OASIS Mailing List ArchivesView the OASIS mailing list archive below
or browse/search using MarkMail.


Help: OASIS Mailing Lists Help | MarkMail Help

emergency message

[Date Prev] | [Thread Prev] | [Thread Next] | [Date Next] -- [Date Index] | [Thread Index] | [List Home]

Subject: RE: [emergency] Naming Conventions

Title: RE: [emergency] Naming Conventions
Public safety is about:
a.  Command and control of assets over real time incidents.
b.  Reporting systems that span both incidents and
investigation and disposition of incidents (calls for service - CFS).
c.  Use of data gathered to manage asset allocation
such that incidents that can be avoided are (pre-CFS) and those
that cannot are managed (post-CFS).
that is,  command and control, reporting, and analysis.
Note further, that although it appears to be "impossible" to take
a vocabulary approach, though tedious, in some ways this is
the best approach.
1.  No standard is final.  Vocabularies drift, yes, but this is
often a problem for the standard's lifecycle, not the actual
application.  One never is writing "for the ages" ever.  It
feels good to think that, but it is not realistic.
2.  Standard vocabularies are easy to implement.  The vast
majority of us doing public safety business use relational
technology for records management.   Despite any innovations
to the contrary, I've yet to process a single RFP in the last
six years that requested an object-oriented database.  Public
safety is not an early adopter industry; it shuns exotic and 
emerging technologies for good reasons.
Implementing a vocabulary is quite easy for relational systems because we
map to the names and that is about it.  It is often just an issue 
of adding columns to existing tables.  That is why I am
glad the JusticeXML is loose at the stricter levels of the
data definition.   Even real network interfaces come down
to basic APIs, data formats, names and mostly strings.
After that, orchestration/choreography but that is the
protocol, not the data.
3.  Even if it appears that there are large differences
in local and state agencies, in practice, these are not
significant as long as UCR/NIBRS/NCIC specifications
for state to Federal reporting are honored.   Yes, there
are local agency implementation issues, but that is
covered in implementation costs.  Public safety systems
are not yet commodities, nor are they completely
custom systems.  Otherwise, they would not be simply
expensive, they would be unaffordable.
So beware of creating a very abstract standard.  Those
don't often get implemented well or interoperably at
the level where interoperation has any real meaning
or benefit.  Standards writers should be wary of the
danger of spec'ing systems instead of standards. It
can be deuce difficult to see the difference particularly
where the authors are also implementors.  On the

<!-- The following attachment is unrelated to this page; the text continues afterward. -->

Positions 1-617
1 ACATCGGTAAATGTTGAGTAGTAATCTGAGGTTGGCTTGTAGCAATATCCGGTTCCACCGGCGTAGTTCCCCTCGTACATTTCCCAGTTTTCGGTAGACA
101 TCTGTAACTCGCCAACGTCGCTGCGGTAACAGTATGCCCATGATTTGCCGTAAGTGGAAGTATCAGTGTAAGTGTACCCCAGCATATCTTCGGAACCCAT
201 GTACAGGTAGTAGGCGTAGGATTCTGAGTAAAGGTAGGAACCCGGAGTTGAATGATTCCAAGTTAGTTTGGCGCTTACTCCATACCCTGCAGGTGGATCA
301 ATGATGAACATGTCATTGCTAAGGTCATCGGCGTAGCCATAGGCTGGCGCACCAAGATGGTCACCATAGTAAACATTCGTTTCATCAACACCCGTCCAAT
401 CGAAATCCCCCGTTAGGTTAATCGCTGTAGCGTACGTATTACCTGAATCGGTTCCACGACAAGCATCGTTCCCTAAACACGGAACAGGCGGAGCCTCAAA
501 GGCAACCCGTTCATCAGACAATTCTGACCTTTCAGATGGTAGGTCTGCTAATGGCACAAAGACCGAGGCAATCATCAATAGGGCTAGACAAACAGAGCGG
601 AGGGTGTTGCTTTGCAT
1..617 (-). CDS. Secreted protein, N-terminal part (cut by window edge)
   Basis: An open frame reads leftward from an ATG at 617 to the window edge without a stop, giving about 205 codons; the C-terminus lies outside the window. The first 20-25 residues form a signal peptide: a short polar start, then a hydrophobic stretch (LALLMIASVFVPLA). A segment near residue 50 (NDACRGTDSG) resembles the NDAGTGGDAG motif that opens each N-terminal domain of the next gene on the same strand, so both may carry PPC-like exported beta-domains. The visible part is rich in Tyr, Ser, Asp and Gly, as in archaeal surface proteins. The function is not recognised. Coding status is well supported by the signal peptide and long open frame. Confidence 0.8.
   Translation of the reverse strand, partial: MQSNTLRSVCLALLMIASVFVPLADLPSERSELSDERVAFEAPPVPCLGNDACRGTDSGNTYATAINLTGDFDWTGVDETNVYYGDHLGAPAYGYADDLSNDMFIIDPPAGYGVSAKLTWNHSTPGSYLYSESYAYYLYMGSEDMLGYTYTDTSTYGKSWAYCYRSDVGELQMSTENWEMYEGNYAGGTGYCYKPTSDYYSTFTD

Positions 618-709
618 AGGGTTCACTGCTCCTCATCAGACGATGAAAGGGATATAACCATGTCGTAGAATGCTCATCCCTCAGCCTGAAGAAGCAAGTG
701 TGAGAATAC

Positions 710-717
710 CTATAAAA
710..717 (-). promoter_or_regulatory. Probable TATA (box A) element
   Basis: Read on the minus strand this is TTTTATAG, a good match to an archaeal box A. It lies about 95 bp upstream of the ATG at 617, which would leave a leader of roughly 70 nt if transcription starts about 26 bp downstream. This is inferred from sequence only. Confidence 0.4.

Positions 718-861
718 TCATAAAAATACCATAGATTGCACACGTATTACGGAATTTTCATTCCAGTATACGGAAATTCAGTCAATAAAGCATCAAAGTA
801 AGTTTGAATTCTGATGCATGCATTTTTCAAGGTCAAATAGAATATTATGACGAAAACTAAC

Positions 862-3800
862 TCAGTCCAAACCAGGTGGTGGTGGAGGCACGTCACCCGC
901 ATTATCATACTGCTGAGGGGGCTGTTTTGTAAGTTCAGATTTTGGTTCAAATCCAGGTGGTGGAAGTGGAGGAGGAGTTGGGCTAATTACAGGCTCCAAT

other extreme, one shouldn't spec a system to
which no standard can be applied.   Finding the
middle ground that suits the time and technology
of the time is the trick.
-----Original Message-----
From: Rex Brooks [mailto:rexb@starbourne.com]
Sent: Friday, April 18, 2003 1:48 PM
To: Bullard, Claude L (Len)
Cc: emergency@lists.oasis-open.org
Subject: RE: [emergency] Naming Conventions

Yep. That's about it.


Got it, Rex.   The usual meta-meta problem:  do a data design a la abstract interface
or create a vocabulary.  I like the VRML solution to that:  do both with the
encodings and vocabularies as optional features.  It's more work but one
can nail down the semantics and give the user community a chance to 
converge at the level of efficiency most appropriate to the local contracting 
situation.  When volunteer groups sit down to create specs and standards, 
they should keep in mind the problem for the actual industry of changing 
horses.   We're glad to see the work being done by OASIS in public safety, 
but until it shows up in an RFP, it's just nice-to-have, Sounds Good Maybe Later, 
kind of work.  DOJ can't drive it down from the top without funding it too.  And 
technical standards that don't account for medium constraints don't have a 
snowball's chance anyway.  Thus, we use the RFP to guide us and cost 
I note reading through the JusticeXML dictionary that they have wisely left
open most aspects of the data definition (eg, loose types, loose occurrence
constraints, etc) and stayed mainly to a labeled tree.  Much easier to live
with that way.
-----Original Message-----
From: Rex Brooks [mailto:rexb@starbourne.com]
Sent: Friday, April 18, 2003 11:48 AM
To: Bullard, Claude L (Len)
Cc: emergency@lists.oasis-open.org
Subject: RE: [emergency] Naming Conventions

Hi Len,

Please see my reply to Eliot's post.

Rex Brooks
GeoAddress: 1361-A Addison, Berkeley, CA, 94702 USA, Earth
W3Address: http://www.starbourne.com
Email: rexb@starbourne.com
Tel: 510-849-2309
Fax: By Request

[Date Prev] | [Thread Prev] | [Thread Next] | [Date Next] -- [Date Index] | [Thread Index] | [List Home]